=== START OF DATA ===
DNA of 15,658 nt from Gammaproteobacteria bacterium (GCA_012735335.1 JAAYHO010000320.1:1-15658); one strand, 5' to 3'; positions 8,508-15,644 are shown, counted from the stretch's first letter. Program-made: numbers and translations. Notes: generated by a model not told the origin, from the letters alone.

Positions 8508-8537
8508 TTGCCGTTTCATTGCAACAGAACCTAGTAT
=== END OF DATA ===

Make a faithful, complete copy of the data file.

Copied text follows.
DNA of 15,658 nt from Gammaproteobacteria bacterium (GCA_012735335.1 JAAYHO010000320.1:1-15658); one strand, 5' to 3'; positions 8,508-15,644 are shown, counted from the stretch's first letter. Program-made: numbers and translations. Notes: generated by a model not told the origin, from the letters alone.

Positions 8508-8537
8508 TTGCCGTTTCATTGCAACAGAACCTAGTAT